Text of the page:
It was only a few weeks ago that we got hands-on with the Xbox 360 version of EA Sports MMA, but since the PS3 game is on the E3 show floor (and since this GameSpot editor hadn't seen the game yet), we couldn't resist taking another look at it. Clearly, there are similarities between this game and THQ's UFC Undisputed series, but if you haven't been following the game's progress since it was announced, you might be surprised how few and far between those similarities are.
That's because whereas UFC Undisputed's control scheme is quite technical, EA Sports MMA employs a dual-analog setup much like that in Fight Night Round 4. That control setup is covered in some detail in last month's aforementioned coverage, but there are a couple of neat features that are still worthy of mention here. The first is that while the right analog is used to shape and throw your punches, shoulder buttons are used to modify those attacks in three different ways. R1 targets the body instead of the head, L2 throws kicks instead of punches, and, interestingly, L1 throws feints in the hope that your opponent will try to parry your attack and leave himself open. That particular strategy proved to be useful during our fight with an EA representative who, before beating us pretty convincingly, found himself on the receiving end of some brutal ground-and-pound on more than one occasion.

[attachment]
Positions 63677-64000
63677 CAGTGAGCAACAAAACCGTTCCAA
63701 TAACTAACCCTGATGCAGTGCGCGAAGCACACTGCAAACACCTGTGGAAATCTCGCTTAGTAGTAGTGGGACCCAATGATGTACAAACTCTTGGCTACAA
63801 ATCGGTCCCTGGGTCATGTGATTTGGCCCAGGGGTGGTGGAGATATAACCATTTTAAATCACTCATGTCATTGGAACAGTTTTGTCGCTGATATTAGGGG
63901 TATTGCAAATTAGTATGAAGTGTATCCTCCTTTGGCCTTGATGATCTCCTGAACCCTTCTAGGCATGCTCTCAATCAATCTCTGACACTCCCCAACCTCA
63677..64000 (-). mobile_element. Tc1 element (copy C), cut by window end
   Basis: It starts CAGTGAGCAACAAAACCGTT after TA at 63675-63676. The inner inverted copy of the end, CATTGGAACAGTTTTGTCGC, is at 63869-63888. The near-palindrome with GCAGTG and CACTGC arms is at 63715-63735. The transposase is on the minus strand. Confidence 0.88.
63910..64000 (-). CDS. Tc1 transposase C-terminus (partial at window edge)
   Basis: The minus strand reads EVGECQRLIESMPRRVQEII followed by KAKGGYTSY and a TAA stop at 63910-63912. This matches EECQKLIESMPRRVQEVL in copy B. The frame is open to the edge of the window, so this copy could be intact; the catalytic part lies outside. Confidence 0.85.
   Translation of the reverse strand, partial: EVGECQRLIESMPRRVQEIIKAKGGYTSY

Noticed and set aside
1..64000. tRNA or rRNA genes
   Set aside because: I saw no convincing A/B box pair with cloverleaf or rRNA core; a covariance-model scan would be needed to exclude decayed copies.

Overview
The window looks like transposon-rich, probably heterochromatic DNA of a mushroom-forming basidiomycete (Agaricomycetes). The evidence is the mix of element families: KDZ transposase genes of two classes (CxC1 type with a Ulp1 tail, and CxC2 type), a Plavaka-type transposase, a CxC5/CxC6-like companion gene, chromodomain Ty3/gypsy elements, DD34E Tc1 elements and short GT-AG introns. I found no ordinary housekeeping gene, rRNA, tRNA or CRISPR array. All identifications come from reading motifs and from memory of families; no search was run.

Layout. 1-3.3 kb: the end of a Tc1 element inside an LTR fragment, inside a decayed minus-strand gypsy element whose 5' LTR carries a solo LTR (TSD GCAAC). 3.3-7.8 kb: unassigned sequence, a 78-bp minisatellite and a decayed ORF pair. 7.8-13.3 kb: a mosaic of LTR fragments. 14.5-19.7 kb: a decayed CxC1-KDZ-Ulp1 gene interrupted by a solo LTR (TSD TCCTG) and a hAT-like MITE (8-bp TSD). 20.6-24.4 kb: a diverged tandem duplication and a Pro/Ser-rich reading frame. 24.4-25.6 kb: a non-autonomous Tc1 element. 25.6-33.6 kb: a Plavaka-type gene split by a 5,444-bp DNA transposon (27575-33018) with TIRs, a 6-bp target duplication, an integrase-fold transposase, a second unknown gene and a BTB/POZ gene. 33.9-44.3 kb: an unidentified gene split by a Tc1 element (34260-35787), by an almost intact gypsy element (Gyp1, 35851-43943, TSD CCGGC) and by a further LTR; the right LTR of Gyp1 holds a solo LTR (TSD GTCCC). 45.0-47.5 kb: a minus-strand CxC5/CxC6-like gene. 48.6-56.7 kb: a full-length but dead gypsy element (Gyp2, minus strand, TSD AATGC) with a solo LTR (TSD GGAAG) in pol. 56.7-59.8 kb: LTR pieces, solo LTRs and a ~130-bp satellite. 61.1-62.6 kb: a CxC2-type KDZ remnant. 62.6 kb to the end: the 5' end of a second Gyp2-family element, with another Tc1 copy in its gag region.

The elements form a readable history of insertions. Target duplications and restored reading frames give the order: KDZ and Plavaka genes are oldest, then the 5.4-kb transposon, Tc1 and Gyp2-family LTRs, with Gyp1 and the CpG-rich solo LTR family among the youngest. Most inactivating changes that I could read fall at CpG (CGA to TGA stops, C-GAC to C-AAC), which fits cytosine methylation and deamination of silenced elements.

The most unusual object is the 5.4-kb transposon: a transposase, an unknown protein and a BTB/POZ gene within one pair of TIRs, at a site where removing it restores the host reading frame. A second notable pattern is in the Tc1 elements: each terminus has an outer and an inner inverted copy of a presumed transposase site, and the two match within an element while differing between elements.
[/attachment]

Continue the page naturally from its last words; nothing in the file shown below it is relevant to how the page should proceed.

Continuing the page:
Elsewhere, the controls are equally intuitive, and at least based on what we played of the game today, they make for much faster-paced combat than is typical in UFC Undisputed games. That's not to say that this combat is necessarily more realistic, but it's certainly more fluid, because the controls make it easier for one move to flow straight into another. Fighters also move around the ring more quickly than their UFC Undisputed counterparts--at least until their legs get beaten up.
Interestingly, getting out of bad situations and even reversing opponents isn't that difficult in EA Sports MMA. That's largely because your controller vibrates every time your opponent attempts to improve his position (by hitting X, or X and up on the analog stick for a major transition), which is your cue to hit the O button and deny him. That's only possible while you have enough stamina to defend yourself, though, and as we learned when the EA Sports rep turned on the visible stamina bars, it doesn't take long to tire your fighter out when you're struggling to defend yourself in a full mount, for example. In addition to the stamina bars, you'll have the option to turn on bars that display the status of your head, body, and legs. Take too much damage to any one of those areas, and you'll find that your fighter's performance is affected accordingly.
Our fight, and our time with the game, ended not with the lengthy choke hold that we found ourselves on the receiving end of (which we escaped in a minigame of sorts that required us to slowly rotate the analog stick searching for a moving sweet spot that caused the controller to vibrate), but when we got caught with an arm bar. Defending against non-choke submissions involves frantically mashing the O button, but as we found out on the E3 show floor, it does you no good at all if your stamina is completely depleted.
EA Sports MMA is currently scheduled for release on October 19, and after how much we enjoyed our time with the game today, that date really can't come quickly enough. Expect more coverage on this promising fighter in the coming months.